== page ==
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Gig Review: Strings of the World, Mumbai

The show was a melodic coming together of instruments from various parts of the world

Sunil Sampat Oct 25, 2019

Qamancha player Rasa-Lila Buniatyan. Photo: Narendra Dangiya

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It wasn’t a ‘fusion’ concert of the usual kind to which we have become accustomed — where percussion instruments hold the session together. In this concert at the NCPA in Mumbai this past weekend, led by the talented New Delhi-based violinist Sharat Chandra Srivastava; it was the melodic coming together of instruments from various parts of the world that formed the crux of the musical blends. It must have been challenging for the arranger to create these melodic convergences with different cultural influences at work. The array of instruments ranged from violin, qamancha (from Armenia), ukelele, tabla, drums, guitar, bass, piano and the use of voice in various ways, including ‘voice percussion’ by Olaf Keus, plus the Rajasthani string and percussion instruments.

The qamancha is a fascinating instrument. It looks like a shrunken replica of a sitar or tanpura and is played using a bow, much like a violin. The artistry of Rasa-Lila Buniyatyan was evident and her playing alongside the violin of Srivastava on more than one occasion was very enjoyable: it exemplified the theme of the concert, emphasized by the unison of the sounds from their diverse instruments.

Artists during the One World Many Musics event at Tata Theatre, NCPA.
Photo: Narendra Dangiya

For this reviewer, the high point of the concert was the rendition of “La Fiesta,” written by jazz pianist Chick Corea. Pianist and vocalist Nita Aartsen from Bali is a brilliant exponent of jazz piano and scat vocals. Her skill and verve in “La Fiesta” was inspired. She was simply outstanding. At one point her vocal interaction with Sardar Khan Langa was truly a coming together of musical minds, much applauded by the audience. In this piece, we heard the sounds of the flamenco, Afro-Cuban rhythms, Brazilian and jazz influences as well as the blues! Also outstanding was Heiko Dijker on tabla; he is a long-standing associate of Srivastava’s in international collaborations and clearly has mastery over the tabla and is well steeped in Hindustani classical music traditions.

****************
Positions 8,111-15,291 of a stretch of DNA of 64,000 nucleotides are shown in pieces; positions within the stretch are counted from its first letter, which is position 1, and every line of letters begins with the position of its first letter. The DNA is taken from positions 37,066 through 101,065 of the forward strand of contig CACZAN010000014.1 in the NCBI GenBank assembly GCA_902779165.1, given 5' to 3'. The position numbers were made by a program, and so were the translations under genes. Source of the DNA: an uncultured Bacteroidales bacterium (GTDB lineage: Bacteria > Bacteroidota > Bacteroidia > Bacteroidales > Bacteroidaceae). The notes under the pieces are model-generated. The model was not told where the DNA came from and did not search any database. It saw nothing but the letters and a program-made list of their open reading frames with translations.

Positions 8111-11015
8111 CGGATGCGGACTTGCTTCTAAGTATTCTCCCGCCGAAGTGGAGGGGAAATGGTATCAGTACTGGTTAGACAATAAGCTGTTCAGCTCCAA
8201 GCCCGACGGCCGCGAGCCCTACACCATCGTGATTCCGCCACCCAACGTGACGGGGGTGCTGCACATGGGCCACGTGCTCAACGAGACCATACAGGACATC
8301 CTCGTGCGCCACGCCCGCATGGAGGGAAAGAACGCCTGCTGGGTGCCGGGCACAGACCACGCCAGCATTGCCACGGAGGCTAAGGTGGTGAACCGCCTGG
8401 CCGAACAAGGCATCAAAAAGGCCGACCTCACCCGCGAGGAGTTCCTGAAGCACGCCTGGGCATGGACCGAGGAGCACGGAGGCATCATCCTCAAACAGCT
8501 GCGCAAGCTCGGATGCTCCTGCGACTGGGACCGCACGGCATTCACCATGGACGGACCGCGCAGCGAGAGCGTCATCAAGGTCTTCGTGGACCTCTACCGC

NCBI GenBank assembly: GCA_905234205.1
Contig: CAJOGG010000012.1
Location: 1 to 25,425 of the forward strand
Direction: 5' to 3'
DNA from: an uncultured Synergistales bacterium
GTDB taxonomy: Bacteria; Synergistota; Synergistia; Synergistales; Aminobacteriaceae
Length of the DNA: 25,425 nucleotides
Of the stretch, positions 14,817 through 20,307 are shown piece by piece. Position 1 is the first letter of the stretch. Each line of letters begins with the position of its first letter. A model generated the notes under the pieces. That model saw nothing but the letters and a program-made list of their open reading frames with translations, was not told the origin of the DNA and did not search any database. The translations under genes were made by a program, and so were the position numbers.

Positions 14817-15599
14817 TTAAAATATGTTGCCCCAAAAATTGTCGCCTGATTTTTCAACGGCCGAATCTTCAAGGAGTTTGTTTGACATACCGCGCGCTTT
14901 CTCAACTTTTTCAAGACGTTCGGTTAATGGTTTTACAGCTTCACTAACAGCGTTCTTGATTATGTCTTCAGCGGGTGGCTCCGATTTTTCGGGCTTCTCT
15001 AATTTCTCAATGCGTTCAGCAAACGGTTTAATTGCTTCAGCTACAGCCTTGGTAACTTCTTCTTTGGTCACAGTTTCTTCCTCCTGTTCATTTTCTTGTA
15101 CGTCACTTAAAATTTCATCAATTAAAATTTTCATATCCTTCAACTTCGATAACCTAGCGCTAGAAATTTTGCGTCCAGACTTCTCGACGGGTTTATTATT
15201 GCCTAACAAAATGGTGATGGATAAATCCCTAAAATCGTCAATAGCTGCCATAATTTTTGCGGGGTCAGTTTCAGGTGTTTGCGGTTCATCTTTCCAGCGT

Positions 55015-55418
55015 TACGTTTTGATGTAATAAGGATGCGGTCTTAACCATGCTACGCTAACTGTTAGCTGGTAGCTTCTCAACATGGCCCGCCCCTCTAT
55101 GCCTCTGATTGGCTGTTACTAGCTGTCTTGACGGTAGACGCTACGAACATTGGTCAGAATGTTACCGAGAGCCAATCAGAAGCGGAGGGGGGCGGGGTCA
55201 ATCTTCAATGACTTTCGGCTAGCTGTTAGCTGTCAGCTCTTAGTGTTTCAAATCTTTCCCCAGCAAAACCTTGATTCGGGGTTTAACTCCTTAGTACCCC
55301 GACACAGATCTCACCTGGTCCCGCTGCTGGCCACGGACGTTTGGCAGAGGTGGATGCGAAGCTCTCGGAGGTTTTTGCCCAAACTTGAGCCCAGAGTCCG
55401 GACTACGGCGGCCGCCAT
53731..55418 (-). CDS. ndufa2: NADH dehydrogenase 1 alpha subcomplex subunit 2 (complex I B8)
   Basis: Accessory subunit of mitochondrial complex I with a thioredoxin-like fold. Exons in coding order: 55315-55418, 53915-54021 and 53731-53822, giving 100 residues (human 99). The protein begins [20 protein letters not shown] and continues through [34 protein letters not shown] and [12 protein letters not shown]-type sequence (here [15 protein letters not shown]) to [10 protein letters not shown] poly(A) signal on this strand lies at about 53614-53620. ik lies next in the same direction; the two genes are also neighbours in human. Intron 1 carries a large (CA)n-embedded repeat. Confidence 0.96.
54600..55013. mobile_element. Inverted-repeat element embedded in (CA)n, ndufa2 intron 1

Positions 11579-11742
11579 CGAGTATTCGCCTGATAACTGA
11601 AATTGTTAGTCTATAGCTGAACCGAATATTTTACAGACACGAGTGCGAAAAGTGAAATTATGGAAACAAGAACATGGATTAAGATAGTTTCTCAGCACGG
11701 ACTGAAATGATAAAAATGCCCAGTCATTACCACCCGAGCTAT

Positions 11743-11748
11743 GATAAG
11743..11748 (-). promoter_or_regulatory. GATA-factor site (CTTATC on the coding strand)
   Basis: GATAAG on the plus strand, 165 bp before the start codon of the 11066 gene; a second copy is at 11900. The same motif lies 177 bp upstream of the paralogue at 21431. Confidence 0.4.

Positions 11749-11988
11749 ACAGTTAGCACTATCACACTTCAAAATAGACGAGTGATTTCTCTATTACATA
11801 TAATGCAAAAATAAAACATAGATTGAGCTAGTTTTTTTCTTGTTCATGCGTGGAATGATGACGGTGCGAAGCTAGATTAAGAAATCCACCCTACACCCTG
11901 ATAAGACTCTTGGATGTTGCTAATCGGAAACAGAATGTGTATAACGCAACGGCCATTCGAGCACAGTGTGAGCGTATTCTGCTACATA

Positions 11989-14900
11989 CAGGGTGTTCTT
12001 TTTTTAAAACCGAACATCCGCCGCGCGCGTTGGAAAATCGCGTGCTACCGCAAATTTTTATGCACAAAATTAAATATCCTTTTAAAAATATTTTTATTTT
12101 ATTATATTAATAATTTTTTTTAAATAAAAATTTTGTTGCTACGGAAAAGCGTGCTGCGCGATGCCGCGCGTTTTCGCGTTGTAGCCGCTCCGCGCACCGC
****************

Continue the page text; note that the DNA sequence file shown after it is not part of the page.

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All the musicians were very talented. The ironic downside of this group was that there were perhaps too many of them! At one point there were 16 musicians on stage and it was distracting to the music and audience alike. The only jarring note in this otherwise excellent concert was the drums. They were very loud and drowned the subtlety of the other musicians. Perhaps it was the positioning of the drums — right in the front of the stage that added to the imbalance of the sound, but they did have a negative impact. At one point when young Raghav Srivastava was playing his solo, his sensitive playing was drowned out by the loud drum playing. Perhaps they should have stayed with just the gentle percussion from Keus.

On the whole, it was an enjoyable music concert, emphasizing the common thread that runs through the music of the world. This concert series, Strings of the World, from the NCPA for the past few years is an excellent initiative. It was very well received by a near full auditorium. May it have a long run in the years to come.

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